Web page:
Kudos to the Online Journalism Review and Robin Miller for observing "the poor quality of online forums run by newspapers and other local media outlets" and offering "Five rules for building a successful online community."
Rob's been doing this for along time, and has some great points to make. I've been running online communities for a long time as well (since 1986). Not surprisingly, I disagree with a few of his assertions and agree with others. Here are my reactions.
I think we need to be careful about what we import from Slashdot. It's a remarkably successful website in many dimensions, but let's not get carried away. Slashdot is not a healthy online community. It's not a community at all.
A community is where people get to know one another and develop interpersonal relationships. Cities aren't communities, but they can contain communities -- at the neighborhood, church and social organization level. Communities are small and strong.
Slashdot, by contrast, is a turbulent mob. The Slashdot software model and Rusty Foster's more sophisticated Kuro5hin model implement some very good tools for enhancing the value of that mob experience, but it's not exactly a good setting for creating social capital.
Let's look at Rob's rules one by one.
Rule One: Your discussions must be threaded or nested, not just "flat." Nonsense. There's nothing wrong, and much that's right, about flat discussions, especially for hyperlocal sites.
Threading helps sites like Slashdot deal with overloading. But local news sites need to learn to drill down to the hyperlocal. We're allowing threading on SavannahNow.com, but I've gone to great lengths to enforce a flat model for BlufftonToday.com (which operates in a much smaller community). Simple is good.
Rule Two: You have readers who know more than you do about any given topic -- and plenty of readers who don't know nearly as much as they think they do. Of course. We're in violent agreement on that one. We also have plenty of journalists who don't know nearly as much as they think they do, and the conversations can help fix that.
Rule Three: Let your readers judge each other so you don't have to judge them yourself. Here I'm concerned about Rob's description of moderation software, because the mere mention of it feeds a destructive tendancy that I've seen in far too many newspaper managers. They tend to believe the Internet is all about technology, and if we just get the right technology in place, everything will turn out fine.
That's baloney. If your forums suck, stop blaming your software and start examining your own actions (or inactions).
Users will judge one another regardless of whether you implement software and ask them to take overt self-moderation actions, and peer pressure is a remarkable thing. Recognize and manage that process.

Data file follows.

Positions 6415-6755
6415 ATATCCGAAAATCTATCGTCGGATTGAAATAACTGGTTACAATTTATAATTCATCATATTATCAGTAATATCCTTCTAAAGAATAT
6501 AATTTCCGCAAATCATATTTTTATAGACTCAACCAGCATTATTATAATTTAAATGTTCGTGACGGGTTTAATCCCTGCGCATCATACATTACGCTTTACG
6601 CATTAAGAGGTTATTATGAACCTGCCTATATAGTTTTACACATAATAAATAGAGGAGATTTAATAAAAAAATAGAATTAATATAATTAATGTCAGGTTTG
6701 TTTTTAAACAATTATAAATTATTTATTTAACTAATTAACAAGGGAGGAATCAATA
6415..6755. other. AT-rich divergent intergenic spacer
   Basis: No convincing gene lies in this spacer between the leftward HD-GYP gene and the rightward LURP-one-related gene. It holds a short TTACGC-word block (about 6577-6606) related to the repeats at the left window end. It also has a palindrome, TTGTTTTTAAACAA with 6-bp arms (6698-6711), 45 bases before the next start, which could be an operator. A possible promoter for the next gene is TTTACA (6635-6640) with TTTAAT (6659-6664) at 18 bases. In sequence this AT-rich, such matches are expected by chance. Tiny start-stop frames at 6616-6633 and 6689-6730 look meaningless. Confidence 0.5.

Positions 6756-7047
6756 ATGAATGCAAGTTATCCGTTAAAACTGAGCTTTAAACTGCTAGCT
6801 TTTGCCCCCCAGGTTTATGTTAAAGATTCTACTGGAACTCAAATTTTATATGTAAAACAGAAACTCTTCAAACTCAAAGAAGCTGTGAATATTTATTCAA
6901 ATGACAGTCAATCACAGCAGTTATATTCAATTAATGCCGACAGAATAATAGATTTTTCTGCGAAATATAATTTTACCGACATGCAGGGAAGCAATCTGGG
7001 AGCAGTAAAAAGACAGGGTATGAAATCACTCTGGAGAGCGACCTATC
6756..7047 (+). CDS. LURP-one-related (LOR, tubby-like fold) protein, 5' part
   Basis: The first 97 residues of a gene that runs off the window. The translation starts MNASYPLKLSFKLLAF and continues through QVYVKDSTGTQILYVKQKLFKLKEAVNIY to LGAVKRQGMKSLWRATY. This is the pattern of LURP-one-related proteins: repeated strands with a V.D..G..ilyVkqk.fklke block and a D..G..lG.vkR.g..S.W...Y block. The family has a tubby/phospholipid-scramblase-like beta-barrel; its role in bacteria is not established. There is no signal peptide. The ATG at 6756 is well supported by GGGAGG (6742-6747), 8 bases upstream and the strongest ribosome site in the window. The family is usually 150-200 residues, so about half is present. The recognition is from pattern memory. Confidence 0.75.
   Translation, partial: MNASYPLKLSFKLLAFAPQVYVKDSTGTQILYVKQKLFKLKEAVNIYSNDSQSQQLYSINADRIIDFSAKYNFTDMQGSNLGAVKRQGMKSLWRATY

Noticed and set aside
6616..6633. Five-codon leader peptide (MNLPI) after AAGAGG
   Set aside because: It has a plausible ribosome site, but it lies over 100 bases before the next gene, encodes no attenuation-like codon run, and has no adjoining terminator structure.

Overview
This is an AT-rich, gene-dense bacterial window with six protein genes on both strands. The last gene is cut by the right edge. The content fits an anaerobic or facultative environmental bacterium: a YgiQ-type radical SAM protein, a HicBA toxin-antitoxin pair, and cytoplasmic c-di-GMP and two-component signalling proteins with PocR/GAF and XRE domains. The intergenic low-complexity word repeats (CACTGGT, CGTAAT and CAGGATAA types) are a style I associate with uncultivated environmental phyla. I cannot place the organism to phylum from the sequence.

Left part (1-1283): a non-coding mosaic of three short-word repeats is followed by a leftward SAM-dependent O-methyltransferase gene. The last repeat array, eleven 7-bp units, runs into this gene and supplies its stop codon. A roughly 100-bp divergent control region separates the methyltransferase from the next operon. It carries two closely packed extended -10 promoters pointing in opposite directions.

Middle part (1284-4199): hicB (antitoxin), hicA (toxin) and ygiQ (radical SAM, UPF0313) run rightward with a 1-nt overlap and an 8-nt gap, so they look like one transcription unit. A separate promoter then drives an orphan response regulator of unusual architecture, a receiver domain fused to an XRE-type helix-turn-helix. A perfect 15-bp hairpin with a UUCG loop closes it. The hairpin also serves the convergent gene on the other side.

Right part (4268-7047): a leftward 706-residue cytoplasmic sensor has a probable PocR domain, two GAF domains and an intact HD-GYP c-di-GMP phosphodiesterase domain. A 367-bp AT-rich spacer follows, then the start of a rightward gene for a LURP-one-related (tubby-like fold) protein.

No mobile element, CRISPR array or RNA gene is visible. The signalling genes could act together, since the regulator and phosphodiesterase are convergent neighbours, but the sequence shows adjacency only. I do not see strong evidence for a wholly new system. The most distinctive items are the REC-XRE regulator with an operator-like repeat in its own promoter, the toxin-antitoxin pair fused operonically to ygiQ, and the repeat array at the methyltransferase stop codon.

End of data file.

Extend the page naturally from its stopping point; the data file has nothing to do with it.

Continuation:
A well-led online discussion will have social goals and process targets that are carefully thought through by its managers and appropriately communicated. I would never, never counsel a news site to abandon that process to software. Visible human leadership is the single most powerful predictor of success in operating online communities. Focus there.
Rule Four: All good things must come to an end. This one never would have made my list of five things to worry about -- if it's a problem, it's pretty minor. Back in the days of 360-kilobyte floppy disks, we simply vaporized the oldest messages. Nowadays we bury the past in the user interface, like Google Mail, where you never really throw anything away.
Rule Five: Why buy a cow when the software is free? I agree: Anything that can become a commodity, will become a commodity. And any software that's a commodity eventually will become dominated by open-source solutions.
Interestingly, some of the proprietary platforms are now positioning themselves as services rather than technologies -- reviewing and moderating posts. You can outsource all your forum processes, not just the tech part.
I think that's a terrible idea. Because for a local news organization, the greatest value of the online community isn't the pageviews. It's the opportunity to listen.
I've often quoted Kyle Poplin on this point. Kyle is the editor of Bluffton Today, the free daily newspaper that in about 18 months has built a phenomonally positive relationship with its community, scoring readership numbers we haven't seen since the 1970s.
Kyle says "the best thing about BlufftonToday.com – and the most comforting thing for editors – is that we rarely miss a story. The bloggers let us know what people are talking about and what’s important to them."
This is the real reason we need great online discussions: To help our newsrooms connect with the community. It's not about technology. It's about people.